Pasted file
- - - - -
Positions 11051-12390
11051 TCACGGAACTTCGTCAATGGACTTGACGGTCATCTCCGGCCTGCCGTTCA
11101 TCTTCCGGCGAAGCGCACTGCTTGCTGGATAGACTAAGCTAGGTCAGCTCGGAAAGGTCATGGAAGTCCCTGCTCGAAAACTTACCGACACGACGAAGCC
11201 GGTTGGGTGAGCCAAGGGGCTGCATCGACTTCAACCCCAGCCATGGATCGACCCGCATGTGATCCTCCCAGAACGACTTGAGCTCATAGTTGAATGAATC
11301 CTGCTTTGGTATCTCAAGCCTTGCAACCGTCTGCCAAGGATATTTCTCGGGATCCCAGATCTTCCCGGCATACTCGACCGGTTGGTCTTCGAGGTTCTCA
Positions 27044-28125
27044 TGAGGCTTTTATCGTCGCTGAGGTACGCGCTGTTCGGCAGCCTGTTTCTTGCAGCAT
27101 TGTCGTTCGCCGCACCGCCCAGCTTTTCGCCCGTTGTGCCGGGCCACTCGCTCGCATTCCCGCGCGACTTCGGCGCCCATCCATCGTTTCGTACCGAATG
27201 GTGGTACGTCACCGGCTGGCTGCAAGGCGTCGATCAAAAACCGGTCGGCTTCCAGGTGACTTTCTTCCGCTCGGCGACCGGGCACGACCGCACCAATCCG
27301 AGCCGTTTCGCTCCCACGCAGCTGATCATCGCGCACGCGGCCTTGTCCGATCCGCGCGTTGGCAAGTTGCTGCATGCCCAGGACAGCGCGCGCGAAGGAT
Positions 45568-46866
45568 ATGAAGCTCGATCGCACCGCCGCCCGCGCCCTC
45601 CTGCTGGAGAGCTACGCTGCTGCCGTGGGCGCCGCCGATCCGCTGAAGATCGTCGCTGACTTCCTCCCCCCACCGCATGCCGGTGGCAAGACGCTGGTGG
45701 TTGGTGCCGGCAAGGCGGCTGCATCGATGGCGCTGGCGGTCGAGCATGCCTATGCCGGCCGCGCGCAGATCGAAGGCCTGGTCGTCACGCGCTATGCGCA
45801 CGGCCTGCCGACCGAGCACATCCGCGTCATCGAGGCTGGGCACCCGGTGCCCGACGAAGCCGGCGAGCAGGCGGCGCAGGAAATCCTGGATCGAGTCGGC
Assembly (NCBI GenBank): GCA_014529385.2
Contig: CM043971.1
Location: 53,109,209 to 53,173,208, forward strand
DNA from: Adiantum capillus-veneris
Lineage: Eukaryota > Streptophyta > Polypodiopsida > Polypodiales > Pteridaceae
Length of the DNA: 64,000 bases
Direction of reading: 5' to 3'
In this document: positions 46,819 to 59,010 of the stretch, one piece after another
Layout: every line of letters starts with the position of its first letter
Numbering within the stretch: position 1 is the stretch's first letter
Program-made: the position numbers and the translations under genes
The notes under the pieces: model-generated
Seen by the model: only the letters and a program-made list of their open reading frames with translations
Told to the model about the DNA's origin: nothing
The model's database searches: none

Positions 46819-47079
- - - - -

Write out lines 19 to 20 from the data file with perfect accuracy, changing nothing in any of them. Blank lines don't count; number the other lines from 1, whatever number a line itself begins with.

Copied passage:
DNA from: Adiantum capillus-veneris
Lineage: Eukaryota > Streptophyta > Polypodiopsida > Polypodiales > Pteridaceae